The Irish Province of Augustinians has a long association with the foreign missions, principally in Nigeria, Kenya and Ecuador.  We have also had men working in South Africa and Benin Republic.  In our history missionaries from Ireland founded the Augustinian provinces in North America, Australia and refounded the presence of the Order in Great Britain.

The following article, written by Fr. Michael O’Sullivan OSA who worked many years in Nigeria, gives a good flavour of the work and commitment of missionaries.

Return to Nigeria

Nowadays, many people live in fear of losing their jobs. For those of us who work on the Missions “working oneself out of a job” is the great achievement. In the early 1960’s there wasn’t a single Nigerian student preparing for priesthood. Today, all but two parishes in an area larger than Ireland are staffed by Nigerian priests. The bishops in five dioceses have come through our schools.
2008 gave an unexpected opportunity to a few of us who had begun working in Nigeria 30, 40 and nearly 50 years ago, to go back and see the place again.
This is how it happened; Patrick Sheehan OSA retired after being Bishop of Yola and Kano for 35 years. A Nigerian, Fr. John Niyiring OSA, was appointed to succeed him as Bishop of Kano. We knew the same John well when he was a student and now he invited us to Kano for his ordination as bishop. It was a most pleasant experience.
The ordination ceremony itself was grand: many thousands were there in high spirits. Irish Augustinians, Richie Hughes, Ray Hickey, Colin Fives, Michael Walsh and Brendan McDonnell came to celebrate from the far-flung parts of Nigeria where they still work. Nigerian Augustinians we had known as youngsters came from all parts of their own country and from Kenya and Rome. They gave us the kindest of welcomes. We got around to a few other places we had known years ago. Everywhere we were delighted to meet people from our past. Delighted, too, to see that the work goes on.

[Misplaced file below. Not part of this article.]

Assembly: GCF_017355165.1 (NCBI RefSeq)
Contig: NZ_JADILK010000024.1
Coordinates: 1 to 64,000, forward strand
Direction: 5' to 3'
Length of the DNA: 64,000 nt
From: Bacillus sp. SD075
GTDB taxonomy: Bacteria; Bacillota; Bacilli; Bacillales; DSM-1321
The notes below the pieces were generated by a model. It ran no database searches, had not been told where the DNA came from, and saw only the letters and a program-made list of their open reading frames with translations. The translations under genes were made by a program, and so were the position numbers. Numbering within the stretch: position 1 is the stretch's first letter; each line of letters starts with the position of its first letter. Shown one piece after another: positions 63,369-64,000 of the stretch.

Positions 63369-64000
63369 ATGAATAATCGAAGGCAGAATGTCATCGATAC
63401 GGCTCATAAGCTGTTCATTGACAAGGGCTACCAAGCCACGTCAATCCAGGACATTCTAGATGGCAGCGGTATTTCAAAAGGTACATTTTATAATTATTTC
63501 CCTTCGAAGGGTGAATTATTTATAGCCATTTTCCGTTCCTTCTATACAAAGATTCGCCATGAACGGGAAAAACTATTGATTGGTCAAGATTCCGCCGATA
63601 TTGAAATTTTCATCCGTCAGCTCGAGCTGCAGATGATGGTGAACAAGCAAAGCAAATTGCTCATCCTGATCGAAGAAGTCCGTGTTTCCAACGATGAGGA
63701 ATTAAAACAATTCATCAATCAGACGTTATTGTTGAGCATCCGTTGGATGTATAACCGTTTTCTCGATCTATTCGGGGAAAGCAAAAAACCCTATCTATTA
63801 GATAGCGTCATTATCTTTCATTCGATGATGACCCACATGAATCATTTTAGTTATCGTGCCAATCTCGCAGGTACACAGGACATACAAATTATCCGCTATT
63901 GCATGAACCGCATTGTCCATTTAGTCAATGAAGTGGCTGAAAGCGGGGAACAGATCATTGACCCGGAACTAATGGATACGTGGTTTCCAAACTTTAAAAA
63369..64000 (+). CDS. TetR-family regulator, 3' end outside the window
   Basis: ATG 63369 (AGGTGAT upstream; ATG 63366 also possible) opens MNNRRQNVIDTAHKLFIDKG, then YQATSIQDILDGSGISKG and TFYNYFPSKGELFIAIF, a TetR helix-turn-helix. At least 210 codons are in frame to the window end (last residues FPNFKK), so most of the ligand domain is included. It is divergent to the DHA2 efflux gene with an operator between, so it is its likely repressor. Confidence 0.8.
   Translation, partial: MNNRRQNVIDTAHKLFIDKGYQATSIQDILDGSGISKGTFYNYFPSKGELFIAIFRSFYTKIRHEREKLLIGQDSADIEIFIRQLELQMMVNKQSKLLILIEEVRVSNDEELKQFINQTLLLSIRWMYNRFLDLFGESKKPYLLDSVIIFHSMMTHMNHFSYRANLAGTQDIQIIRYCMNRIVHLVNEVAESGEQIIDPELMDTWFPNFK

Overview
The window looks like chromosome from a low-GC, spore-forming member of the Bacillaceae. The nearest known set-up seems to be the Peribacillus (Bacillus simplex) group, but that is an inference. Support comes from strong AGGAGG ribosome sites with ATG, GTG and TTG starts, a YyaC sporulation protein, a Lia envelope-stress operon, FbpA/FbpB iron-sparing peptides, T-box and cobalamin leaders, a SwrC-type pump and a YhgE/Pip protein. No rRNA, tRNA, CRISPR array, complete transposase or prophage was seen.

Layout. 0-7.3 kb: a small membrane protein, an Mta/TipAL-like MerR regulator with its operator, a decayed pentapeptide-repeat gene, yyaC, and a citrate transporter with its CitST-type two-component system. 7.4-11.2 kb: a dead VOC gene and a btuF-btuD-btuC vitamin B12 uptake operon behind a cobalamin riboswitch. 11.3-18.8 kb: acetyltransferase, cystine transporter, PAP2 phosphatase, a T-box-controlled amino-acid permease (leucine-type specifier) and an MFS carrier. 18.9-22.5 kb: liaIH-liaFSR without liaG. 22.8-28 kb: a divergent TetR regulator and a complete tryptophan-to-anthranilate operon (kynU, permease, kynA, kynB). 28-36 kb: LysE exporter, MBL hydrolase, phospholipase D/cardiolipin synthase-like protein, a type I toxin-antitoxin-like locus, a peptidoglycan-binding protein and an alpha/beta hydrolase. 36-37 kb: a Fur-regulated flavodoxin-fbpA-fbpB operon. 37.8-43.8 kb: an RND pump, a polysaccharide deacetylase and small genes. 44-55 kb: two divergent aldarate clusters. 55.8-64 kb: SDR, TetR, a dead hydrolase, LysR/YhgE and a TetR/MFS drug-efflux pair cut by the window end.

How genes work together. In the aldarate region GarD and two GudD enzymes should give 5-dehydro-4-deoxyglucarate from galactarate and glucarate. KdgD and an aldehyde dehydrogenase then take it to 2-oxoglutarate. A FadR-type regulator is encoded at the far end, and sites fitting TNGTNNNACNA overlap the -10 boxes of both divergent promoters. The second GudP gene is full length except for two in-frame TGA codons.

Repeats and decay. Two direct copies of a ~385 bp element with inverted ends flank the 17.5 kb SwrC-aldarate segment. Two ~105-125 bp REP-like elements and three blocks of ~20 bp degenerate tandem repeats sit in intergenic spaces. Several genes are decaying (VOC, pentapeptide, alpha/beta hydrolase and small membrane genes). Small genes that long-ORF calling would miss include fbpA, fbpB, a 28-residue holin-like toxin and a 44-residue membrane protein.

In Kano itself you’d be wide-eyed in admiration for the new Priory and church, and for the plans of the local Augustinians for a big school in a place where the hunger for education is great.
In Abuja, Fr. Richie Hughes OSA was supervising an army armed with picks, shovels and wheelbarrows building a school for up to a thousand pupils on scrubland a few miles outside the capital city.
In Jos we stayed in the new Novitiate and noticed that security arrangements there have changed since our time – Alsatian dogs patrol by night. Would-be intruders think twice, and then go home.
In Maiduguri it was great to see the new rising bigger and better from the ashes of the old church, school, house and hall destroyed in a day of murder and burning by an Islamic mob two years previously. The business of Church and school goes on there. Our Augustinians are there and mean to stay…
Much more is happening in other places but these were the places we saw. Best of all, people everywhere were full of good humour in poor places. Full of hospitality and gratitude too. A thousand times we heard the words: “Greet and thank your people at home.” It is a common saying, sincerely spoken.
We are seeing the end of an era. We have “worked ourselves out of a job”. Alleluia!!!
Fr. Michael O’Sullivan OSA
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